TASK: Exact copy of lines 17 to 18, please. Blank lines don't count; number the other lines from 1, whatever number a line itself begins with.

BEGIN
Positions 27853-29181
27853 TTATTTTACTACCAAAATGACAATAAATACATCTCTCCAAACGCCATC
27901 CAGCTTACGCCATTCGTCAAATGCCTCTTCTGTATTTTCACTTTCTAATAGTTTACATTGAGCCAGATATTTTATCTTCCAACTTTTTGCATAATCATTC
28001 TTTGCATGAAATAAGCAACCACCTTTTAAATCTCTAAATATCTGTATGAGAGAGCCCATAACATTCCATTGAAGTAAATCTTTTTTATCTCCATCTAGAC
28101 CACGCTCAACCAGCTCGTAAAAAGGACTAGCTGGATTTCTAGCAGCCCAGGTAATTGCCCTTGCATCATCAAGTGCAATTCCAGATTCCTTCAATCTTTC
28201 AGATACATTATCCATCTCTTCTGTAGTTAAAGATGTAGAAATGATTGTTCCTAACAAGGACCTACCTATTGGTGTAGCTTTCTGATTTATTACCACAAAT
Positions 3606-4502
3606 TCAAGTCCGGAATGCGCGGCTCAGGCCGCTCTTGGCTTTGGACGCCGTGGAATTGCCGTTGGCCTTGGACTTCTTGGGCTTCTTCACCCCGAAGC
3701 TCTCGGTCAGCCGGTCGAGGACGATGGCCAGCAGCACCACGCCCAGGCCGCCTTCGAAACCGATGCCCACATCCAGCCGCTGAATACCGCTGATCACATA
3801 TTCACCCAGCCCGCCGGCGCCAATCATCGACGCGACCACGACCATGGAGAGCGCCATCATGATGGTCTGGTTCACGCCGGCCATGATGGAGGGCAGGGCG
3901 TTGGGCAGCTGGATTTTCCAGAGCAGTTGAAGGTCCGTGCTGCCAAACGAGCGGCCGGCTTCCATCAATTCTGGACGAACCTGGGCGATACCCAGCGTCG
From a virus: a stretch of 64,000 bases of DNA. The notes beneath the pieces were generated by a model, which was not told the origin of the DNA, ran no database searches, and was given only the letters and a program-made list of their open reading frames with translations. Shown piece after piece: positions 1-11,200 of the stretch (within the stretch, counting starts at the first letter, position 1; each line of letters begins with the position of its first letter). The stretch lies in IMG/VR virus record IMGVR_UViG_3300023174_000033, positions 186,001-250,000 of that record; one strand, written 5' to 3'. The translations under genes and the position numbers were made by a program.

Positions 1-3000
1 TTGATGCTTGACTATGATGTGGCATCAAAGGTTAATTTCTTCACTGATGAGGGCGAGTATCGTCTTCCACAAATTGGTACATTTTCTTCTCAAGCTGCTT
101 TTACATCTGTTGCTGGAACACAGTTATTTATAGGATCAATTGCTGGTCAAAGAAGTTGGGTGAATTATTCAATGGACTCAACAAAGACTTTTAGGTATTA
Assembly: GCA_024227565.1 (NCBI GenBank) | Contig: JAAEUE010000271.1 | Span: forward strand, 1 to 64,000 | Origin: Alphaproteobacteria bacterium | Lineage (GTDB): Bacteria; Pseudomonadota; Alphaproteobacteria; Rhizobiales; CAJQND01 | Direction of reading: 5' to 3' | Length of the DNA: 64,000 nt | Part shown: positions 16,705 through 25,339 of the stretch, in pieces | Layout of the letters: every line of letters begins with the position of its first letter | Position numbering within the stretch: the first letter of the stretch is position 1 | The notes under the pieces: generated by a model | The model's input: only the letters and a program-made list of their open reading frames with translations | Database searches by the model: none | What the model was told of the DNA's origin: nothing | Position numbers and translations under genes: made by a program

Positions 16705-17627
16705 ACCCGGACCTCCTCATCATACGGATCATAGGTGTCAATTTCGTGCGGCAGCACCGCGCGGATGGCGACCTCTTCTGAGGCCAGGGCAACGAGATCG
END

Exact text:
Positions 16705-17627
16705 ACCCGGACCTCCTCATCATACGGATCATAGGTGTCAATTTCGTGCGGCAGCACCGCGCGGATGGCGACCTCTTCTGAGGCCAGGGCAACGAGATCG